With a delicate approach this detailed account of Wilde discovering his sexuality is literally all the film covers. It seems obsessed with the man’s sexuality more than anything else. apart from a narrative of Fry reading The Selfish Giant which is an interesting choice there is hardly any mention of his works and no scenes of him hunched over books writing.. nothing is said about the man’s creativity but the lens here is zero’d in on his dick.. basically.

The narrative and subject aside the film is well acted and dressed beautifully, one of the downsides is the lack of imagination of in the later scenes after Wilde’s incarceration. Stephen Fry was clearly built for this role and while he adds finesse and charm to this deeply interesting character, the film itself is structured poorly, Empire having no discernible Direction, comes across as a cheap TV and film which doesn’t do his performance any justice. Overall I feel a great opportunity was wildly missed here.

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Rating 4/10

RMilk (2008)
L – Writer Biographies, Artist Biographies
A – How accurate do biographies have to be?
5s – Michael Sheen, Jude Law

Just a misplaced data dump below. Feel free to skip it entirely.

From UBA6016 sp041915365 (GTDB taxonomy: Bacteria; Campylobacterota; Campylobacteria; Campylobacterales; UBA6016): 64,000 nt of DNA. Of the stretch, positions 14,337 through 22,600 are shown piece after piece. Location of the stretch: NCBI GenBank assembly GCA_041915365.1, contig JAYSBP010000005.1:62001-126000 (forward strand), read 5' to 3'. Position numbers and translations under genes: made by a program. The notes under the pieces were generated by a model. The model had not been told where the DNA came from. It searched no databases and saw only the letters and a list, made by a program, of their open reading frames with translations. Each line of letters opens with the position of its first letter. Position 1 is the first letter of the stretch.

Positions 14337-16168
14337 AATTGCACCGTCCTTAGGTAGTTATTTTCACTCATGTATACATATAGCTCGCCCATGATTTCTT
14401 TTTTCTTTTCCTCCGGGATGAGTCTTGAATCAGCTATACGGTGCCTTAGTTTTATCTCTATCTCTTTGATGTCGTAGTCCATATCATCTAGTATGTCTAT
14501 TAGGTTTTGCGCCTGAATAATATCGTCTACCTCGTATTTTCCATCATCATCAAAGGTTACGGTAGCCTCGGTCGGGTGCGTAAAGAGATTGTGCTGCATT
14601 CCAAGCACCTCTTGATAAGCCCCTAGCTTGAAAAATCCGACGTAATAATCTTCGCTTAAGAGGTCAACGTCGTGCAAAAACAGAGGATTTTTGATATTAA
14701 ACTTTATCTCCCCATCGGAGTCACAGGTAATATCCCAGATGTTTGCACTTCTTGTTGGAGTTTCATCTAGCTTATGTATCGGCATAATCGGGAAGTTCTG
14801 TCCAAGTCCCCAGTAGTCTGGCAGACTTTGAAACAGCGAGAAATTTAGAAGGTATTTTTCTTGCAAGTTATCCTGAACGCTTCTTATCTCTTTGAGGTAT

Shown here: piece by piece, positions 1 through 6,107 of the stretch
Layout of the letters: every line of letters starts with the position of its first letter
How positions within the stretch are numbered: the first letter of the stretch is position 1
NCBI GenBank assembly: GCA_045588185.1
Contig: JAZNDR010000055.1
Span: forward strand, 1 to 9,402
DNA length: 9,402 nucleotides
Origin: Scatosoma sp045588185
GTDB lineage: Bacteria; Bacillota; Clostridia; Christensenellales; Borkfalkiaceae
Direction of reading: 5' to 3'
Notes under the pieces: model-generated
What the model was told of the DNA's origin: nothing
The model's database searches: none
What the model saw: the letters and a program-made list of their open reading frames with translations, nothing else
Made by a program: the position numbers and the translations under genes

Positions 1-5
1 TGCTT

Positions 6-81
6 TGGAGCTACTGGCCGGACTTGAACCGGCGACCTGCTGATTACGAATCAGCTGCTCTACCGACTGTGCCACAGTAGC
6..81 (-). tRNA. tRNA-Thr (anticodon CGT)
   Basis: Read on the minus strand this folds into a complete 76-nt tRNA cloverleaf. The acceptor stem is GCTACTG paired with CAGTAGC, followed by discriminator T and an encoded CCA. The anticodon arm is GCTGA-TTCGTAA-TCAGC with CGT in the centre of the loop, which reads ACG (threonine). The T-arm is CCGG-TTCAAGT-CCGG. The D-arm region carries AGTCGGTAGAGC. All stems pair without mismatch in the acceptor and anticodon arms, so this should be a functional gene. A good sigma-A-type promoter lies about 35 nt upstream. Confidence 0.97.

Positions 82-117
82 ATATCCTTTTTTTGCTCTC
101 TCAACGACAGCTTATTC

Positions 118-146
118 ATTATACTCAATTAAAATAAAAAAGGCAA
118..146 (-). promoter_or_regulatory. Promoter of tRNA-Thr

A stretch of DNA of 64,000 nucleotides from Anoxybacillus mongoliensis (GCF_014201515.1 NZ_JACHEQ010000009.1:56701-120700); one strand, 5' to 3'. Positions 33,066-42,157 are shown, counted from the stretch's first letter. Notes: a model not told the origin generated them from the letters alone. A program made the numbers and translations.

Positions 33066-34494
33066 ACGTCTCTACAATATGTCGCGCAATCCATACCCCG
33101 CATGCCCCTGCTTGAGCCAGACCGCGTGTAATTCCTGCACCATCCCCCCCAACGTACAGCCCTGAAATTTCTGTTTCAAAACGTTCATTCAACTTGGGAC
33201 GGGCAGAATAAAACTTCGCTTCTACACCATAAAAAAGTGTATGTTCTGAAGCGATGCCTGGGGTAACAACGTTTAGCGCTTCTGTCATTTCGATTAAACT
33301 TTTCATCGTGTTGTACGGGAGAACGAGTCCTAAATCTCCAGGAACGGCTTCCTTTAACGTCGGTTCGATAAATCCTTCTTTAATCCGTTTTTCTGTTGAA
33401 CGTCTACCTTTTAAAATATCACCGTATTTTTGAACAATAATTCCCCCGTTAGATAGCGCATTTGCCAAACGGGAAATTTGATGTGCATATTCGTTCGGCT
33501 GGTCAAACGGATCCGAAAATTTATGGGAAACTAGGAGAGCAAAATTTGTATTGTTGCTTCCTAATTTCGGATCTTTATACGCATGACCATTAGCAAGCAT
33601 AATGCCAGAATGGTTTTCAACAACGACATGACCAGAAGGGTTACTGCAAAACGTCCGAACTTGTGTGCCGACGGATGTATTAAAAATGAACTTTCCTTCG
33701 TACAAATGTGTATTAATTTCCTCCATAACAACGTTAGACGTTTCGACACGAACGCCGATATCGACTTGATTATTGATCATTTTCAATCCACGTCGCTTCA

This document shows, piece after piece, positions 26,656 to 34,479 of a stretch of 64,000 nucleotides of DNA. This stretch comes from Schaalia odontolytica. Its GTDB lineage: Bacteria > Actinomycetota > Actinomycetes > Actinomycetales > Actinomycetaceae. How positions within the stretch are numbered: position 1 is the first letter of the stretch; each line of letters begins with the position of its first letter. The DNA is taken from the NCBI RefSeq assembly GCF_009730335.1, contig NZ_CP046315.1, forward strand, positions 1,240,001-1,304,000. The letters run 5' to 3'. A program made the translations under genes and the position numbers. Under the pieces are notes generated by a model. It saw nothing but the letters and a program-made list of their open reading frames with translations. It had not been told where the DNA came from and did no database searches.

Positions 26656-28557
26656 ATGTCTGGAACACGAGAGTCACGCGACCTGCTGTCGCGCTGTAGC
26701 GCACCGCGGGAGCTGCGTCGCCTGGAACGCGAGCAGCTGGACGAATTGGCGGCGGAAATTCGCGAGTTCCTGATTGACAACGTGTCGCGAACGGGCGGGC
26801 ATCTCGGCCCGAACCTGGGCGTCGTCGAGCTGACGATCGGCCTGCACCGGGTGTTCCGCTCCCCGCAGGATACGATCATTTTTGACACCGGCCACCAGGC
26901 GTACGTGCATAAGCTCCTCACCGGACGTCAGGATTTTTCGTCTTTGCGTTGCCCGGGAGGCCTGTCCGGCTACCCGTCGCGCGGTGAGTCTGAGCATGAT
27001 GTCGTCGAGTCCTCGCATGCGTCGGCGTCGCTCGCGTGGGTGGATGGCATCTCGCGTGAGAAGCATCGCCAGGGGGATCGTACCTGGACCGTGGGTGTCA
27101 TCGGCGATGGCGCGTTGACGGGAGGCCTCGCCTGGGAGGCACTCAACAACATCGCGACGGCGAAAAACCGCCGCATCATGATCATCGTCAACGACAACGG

Post Discussion

Crumb (1994)

 

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Director Terry Zwigoff
Starring Robert Crumb, Aline Kominsky-Crumb, Charles Crumb, Maxon Crumb. USA. 2h

Crumb is a tragically funny and deeply insightful documentary about one man’s ability to turn his innermost feelings into art which spoke for an entire generation.

This incredibly personal glimpse into the life of a genius accompanied by a very fitting ragtime soundtrack as this documentary aims to dig deep under the skin of the illustrator to the point of him actually being psychologically affected by the filming. Continue reading Crumb (1994)

Camino (2015)

 

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Director : Josh C Waller
Writer : Daniel Noah (novel/screenplay)
Starring : Zoe Bell, Nacho Vigalondo, Francisco Barreiro USA. 1h 43m

In the jungles of Columbia, a photojournalist (Zoe Bell) captures the truth behind a group of missionaries who may not be what they seem.